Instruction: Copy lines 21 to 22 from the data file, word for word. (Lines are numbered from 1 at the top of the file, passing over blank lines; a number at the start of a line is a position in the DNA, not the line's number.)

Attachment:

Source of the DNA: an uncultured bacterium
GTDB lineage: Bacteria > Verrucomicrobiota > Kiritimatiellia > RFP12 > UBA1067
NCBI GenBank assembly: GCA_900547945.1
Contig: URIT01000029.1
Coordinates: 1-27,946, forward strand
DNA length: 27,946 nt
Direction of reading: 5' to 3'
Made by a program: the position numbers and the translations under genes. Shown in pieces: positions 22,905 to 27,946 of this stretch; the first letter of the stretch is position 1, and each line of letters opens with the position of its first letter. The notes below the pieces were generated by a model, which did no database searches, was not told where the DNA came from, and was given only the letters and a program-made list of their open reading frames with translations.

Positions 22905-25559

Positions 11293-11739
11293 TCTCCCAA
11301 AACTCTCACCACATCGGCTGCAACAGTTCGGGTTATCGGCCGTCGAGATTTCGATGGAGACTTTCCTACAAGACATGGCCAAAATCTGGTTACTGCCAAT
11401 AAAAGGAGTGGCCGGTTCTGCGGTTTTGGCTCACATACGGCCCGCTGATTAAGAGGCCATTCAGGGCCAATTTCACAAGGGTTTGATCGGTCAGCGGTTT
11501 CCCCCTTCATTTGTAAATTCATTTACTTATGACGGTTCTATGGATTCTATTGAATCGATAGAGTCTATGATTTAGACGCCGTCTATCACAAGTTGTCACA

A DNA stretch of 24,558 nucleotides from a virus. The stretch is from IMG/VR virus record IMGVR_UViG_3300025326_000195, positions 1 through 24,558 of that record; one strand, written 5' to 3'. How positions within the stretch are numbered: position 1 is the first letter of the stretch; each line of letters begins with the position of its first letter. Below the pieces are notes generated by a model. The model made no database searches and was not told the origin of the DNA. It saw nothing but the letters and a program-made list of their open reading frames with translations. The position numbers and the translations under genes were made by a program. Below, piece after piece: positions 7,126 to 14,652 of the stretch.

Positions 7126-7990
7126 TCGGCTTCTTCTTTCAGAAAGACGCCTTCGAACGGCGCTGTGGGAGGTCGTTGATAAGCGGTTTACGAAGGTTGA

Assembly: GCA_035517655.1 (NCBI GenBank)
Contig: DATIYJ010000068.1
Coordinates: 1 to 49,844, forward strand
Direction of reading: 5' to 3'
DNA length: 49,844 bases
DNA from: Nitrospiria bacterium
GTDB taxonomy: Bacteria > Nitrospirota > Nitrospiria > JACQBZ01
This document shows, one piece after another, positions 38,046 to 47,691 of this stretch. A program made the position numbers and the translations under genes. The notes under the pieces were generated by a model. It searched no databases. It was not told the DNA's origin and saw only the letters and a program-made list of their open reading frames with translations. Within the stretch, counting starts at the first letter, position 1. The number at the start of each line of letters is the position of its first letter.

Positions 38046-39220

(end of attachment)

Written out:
Direction of reading: 5' to 3'
DNA length: 49,844 bases